Coronavirus Hits Meat Plants as Some Workers Get Sick, Others Stay Home

The coronavirus pandemic is hitting U.S. meat operations, slowing and temporarily halting production at some plants as sickness and fear keep workers home.

Meat plant employees, working by the hundreds in plants, with many standing side by side on processing lines, play a critical role in replenishing supermarkets. But workers' concerns that they could contract the coronavirus have prompted walkouts and complaints, while a growing number of positive cases prompts some meat companies to scale back operations.


Tyson Foods Suspends Operations at Columbus Junction Pork Plant

Tyson Foods Inc. said Monday it was suspending operations at its pork processing plant in Columbus Junction, Iowa, "out of an abundance of caution," as a result of "more than two dozen cases of Covid-19 involving team members at the facility."

Tyson also said "In an effort to minimize the impact on our overall production, we're diverting the livestock supply originally scheduled for delivery to Columbus Junction to some of our other pork plants in the region."




For Grocers, Eggs Are Getting More Expensive Amid Coronavirus

Wholesale egg prices have more than tripled as consumers' coronavirus-driven buying clears supermarket shelves, piling up costs for grocers as they struggle to keep the staple in stock and affordable.

Egg prices across the U.S. averaged $3.01 a dozen at the end of last week, compared with 94 cents at the beginning of March, according to U.S. Department of Agriculture data.


Big Restaurant, Hotel Chains Won Exemption to Get Small-Business Loans

Shake Shack Inc. hardly seems like a small enterprise, with 7,600 employees, about $500 million in annual revenue and net income last year of $24 million. Even so, it plans to apply for a new government-guaranteed small-business loan.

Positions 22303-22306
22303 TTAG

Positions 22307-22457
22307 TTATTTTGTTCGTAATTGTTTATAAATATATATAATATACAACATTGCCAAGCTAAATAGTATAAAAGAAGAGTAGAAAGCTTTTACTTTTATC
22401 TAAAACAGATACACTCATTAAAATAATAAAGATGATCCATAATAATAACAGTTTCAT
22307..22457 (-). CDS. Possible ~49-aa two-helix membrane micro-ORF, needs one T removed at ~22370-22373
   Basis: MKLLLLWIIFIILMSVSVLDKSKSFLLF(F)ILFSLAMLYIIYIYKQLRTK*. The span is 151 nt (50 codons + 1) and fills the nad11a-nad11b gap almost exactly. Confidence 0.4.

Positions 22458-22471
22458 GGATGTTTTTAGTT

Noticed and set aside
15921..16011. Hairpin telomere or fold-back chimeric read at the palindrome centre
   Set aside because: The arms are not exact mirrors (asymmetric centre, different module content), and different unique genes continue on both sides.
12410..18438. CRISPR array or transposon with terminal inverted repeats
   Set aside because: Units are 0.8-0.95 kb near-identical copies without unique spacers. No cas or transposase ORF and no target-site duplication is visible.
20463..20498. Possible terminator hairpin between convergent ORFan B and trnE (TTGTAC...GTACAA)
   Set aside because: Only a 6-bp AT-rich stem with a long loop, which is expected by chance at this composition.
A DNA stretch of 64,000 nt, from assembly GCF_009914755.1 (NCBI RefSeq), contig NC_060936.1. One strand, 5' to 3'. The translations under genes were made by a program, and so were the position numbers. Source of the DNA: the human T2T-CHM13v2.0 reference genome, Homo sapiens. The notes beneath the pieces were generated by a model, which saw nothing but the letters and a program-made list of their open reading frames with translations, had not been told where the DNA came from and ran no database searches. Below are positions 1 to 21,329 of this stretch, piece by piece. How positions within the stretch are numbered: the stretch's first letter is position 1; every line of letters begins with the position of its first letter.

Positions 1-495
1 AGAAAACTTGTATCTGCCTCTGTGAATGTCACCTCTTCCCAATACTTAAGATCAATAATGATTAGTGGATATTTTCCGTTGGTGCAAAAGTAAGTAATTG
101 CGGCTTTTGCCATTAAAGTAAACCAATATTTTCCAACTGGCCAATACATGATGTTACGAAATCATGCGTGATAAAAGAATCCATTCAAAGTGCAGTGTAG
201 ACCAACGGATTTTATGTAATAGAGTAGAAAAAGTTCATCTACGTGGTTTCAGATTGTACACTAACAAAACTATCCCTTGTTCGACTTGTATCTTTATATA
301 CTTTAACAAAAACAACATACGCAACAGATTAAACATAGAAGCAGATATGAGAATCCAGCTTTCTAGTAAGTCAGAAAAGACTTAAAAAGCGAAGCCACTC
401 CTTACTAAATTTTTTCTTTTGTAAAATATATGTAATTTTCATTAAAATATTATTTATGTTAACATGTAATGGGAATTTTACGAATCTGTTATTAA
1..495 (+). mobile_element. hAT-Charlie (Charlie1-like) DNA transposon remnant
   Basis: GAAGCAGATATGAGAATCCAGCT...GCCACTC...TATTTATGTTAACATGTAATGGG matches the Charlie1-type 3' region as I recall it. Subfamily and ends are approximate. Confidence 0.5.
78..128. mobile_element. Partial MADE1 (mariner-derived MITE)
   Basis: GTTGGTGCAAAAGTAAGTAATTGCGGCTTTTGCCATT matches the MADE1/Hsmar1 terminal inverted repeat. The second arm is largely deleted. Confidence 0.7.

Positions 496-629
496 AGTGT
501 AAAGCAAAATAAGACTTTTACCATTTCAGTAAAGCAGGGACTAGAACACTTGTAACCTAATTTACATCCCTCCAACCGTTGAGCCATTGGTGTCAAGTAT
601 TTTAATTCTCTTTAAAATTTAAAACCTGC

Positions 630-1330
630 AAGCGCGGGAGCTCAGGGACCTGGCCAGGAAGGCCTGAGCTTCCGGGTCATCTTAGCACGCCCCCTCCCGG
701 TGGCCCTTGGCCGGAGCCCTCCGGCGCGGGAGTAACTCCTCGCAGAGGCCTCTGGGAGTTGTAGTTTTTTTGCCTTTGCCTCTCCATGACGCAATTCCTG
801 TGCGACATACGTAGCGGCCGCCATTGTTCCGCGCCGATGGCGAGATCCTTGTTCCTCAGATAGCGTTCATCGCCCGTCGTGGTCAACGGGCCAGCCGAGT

The New York-based fast-food chain says it needs the help to get through the new coronavirus pandemic. Many of its roughly 140 company-owned U.S. stores are in high-traffic urban areas now largely shut down by the virus. Sales are down 70% on average, the company said, and it has furloughed or laid off 20% of its corporate staff.




Hog Futures Turn Higher After Streak of Limit Down Closes -- Market Talk

15:32 ET - After closing limit down for three consecutive days last week, hog futures on the CME turned a corner Monday -- rising 2.7% to 49.65 cents per pound. This is after the hog contract fell 25% last week. Even so, today's turnaround doesn't mean that hog futures will end the week tracking positive. "The export pace is very strong but the US demand situation is the biggest concern," says RJO Futures. Meanwhile, cattle futures fell 0.7% to 80.3 cents per pound. (; @kirkmaltais)



Estimated U.S. Pork Packer Margin Index - Apr 6 
Source: USDA, based on Wall Street Journal calculations 
All figures are on a per-head basis. 
Date     Standard Margin       Estimated margin 
         Operating Index         at vertically - 
                             integrated operations 
Apr  6       +$ 31.05            -$  9.56 
Apr  3       +$ 22.19            -$ 11.32 
Apr  2       +$ 26.85            -$  6.59 
* Based on Iowa State University's latest estimated cost of production. 
A positive number indicates a processing margin above the cost of 
production of the animals. 
This report compares the USDA's latest beef carcass composite 
values as a percentage of their respective year-ago prices. 
          For Today             Choice  101.4 
      (Percent of Year-Ago)     Select   97.6 
USDA Boxed Beef, Pork Reports 

Wholesale choice-grade beef prices Monday fell 39 cents per hundred pounds, to $230.05, according to the USDA. Select-grade prices fell 81 cents per hundred pounds, to $215.03. The total load count was 162. Wholesale pork prices fell 82 cents, to $57.29 a hundred pounds, based on Omaha, Neb., price quotes.

(END) Dow Jones Newswires

April 06, 2020 17:33 ET (21:33 GMT)

Copyright (c) 2020 Dow Jones & Company, Inc.